— Driftwood Spars - The Stories of a Man, a Boy, a Woman, and Certain Other People Who - Strangely Met Upon the Sea of Life • Percival Christopher Wren

... [barb] Barba; lengeta de saeta flecha. Bab; balbs; pangalawit na nasa pwitan ng ...
— Dictionary English-Spanish-Tagalog • Sofronio G. Calderon

... of sight, delivered him over to Adud Ad-Dawlat. That prince caused him to be paraded about with a hood over his head, and then ordered him to be cast to the elephants. Those animals killed him, and his body was exposed on a cross at the gate called Bab ...
— A Boswell of Baghdad - With Diversions • E. V. Lucas

... crowning the gentle sand-swell, which defines the lip and jaw of the Wady; and defending the townlet built on the northern slope and plain. The dimensions of the work are fifty-five metres each way. The curtains, except the western, where stood the Bab el-Bahr ("Sea gate"), were supported by one central as well as by angular bastions; the northern face had a cant of 32 degrees east (mag.); and the northwestern tower was distant from the sea seventy-two me'tres, whereas the south-western numbered ...
— The Land of Midian, Vol. 1 • Richard Burton

... noise, from stillness one can hasten to movement, from the strangeness and the wonder of the antique past one can step into the brilliance, the gaiety, the vivid animation of the present. From Babylon one can go to Bulak; and on to Bab Zouweleh, with its crying children, its veiled women, its cake-sellers, its fruiterers, its turbaned Ethiopians, its black Nubians, and almost fair Egyptians; one can visit the bazaars, or on a market morning spend an hour at Shareh-el-Gamaleyeh, ...
— The Spell of Egypt • Robert Hichens

... with fires over which simmered pots filled with what only a very jealous God indeed would have called food. About them were huddled the traders from the bazaars, the camel-drivers from the desert, the water-carriers from Bab el Derb. Each man held a cigarette in his left hand and a match in his right. He would smoke before ...
— The Turquoise Cup, and, The Desert • Arthur Cosslett Smith

... always "bellerin'" about something, and she requests him not to be so "putchy;" nor does that end the matter. Guests like the Melvines of Melvine Farm, the Bligh boys of Bligh's Corners, the Plunkett girls and Deacon Buckingham's hired girl, and Yem Finny and Sam Bab's folks, are the kind to invite to a party. They are the kind to keep up a rumble of talk in the parlor, and in the other rooms a rush of games—Hide the Handkerchief, Hunt the Slipper, and so on: Achilles's troops did not play Whirl the Platter on the sands ...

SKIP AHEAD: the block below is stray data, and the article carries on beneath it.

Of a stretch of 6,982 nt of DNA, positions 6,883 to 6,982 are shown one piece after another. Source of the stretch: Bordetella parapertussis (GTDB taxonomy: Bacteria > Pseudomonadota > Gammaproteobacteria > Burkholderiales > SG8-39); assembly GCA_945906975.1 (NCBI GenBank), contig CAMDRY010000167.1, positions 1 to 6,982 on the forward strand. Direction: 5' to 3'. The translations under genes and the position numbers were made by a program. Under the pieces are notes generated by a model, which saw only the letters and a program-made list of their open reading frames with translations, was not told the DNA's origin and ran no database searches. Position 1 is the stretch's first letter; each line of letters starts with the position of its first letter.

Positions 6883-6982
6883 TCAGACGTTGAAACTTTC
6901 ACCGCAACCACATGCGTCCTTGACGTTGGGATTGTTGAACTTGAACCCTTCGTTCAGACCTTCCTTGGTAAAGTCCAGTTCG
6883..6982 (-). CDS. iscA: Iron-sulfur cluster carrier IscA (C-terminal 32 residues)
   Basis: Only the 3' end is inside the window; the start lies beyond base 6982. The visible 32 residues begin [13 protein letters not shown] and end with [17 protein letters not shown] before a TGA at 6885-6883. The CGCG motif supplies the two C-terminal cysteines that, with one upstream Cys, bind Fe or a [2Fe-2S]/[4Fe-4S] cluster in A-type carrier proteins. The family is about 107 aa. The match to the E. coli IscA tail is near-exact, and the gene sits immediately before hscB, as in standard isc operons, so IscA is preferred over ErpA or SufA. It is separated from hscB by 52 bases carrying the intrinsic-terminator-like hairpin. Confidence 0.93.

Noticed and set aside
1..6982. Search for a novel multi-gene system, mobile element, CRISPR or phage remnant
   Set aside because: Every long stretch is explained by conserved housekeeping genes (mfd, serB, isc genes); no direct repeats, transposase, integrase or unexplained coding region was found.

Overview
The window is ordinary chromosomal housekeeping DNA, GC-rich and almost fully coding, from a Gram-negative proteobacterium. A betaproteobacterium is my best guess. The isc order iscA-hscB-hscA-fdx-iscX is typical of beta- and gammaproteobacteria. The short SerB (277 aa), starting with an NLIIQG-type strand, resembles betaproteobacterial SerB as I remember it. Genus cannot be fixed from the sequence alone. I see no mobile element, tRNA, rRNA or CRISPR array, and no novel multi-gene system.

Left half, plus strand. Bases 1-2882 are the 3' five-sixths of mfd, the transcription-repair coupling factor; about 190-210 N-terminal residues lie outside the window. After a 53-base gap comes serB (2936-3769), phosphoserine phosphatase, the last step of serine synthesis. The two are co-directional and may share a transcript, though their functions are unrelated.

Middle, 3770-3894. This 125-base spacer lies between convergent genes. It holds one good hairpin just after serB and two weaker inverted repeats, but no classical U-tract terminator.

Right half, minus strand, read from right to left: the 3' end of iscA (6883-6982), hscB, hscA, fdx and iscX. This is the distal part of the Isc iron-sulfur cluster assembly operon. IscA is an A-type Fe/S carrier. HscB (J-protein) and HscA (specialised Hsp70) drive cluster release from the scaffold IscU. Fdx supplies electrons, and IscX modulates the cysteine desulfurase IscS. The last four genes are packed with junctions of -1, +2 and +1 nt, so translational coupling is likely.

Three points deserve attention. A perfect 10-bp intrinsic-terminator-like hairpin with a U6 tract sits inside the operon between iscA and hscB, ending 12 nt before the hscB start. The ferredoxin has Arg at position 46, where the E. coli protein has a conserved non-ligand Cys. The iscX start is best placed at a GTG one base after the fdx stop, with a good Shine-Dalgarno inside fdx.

— Lippincott's Magazine, Vol. 22, September, 1878 • Various

... Behold those camels, what a long train; twenty, thirty, a whole cafila descending the street. Wullah! I know those camels, I know the driver. Good day, O Sidi Hassim, in how many days from Fez? And now we are arrived at the wall, and we must pass under this gate. This gate is called Bab del Faz; we are now in ...
— The Bible in Spain • George Borrow

... "Never mind, Bab, those things will straighten themselves. Peggy must be more considerate and patient and I will tell Billy something about Keineth's father—Billy will be interested. We may some day have reason to be very proud of ...
— Keineth • Jane D. Abbott

... the second name, Had not on earth whereon to lay His head: How His first followers and servants sped; The precepts sage they wrote to many a land: How he, who lone in Patmos banished, Saw in the sun a mighty angel stand, And heard great Bab'lon's doom pronounc'd ...
— Poems And Songs Of Robert Burns • Robert Burns

... forbidding threshold we rode on through a poor quarter which leads to the great gate of Bab F'touh. Beyond the gate rises a dusty rocky slope extending to the outer walls—one of those grim intramural deserts that girdle Fez with desolation. This one is strewn with gravestones, not enclosed, but, as in most Moroccan cemeteries, simply cropping up like ...
— In Morocco • Edith Wharton

... a prisoner I did not doubt, until the man at my side said to me, cheerily: 'Well, old chap, you've come through it like a major, though I was mighty dubious a spell about that pesky ball. But old Aunt Bab and me fished it out, and since then you've ...
— Family Pride - Or, Purified by Suffering • Mary J. Holmes

... the end of the Red Sea are the straits of Bab-el-Mandeb. In the middle of the straits is the island of Perim, a sun-baked, bare and uninviting chunk of land that has great strategic value and little else. It absolutely commands the entrance to the Red Sea, and, naturally, is British. Nearly all strategic points in the East are British, ...
— In Africa - Hunting Adventures in the Big Game Country • John T. McCutcheon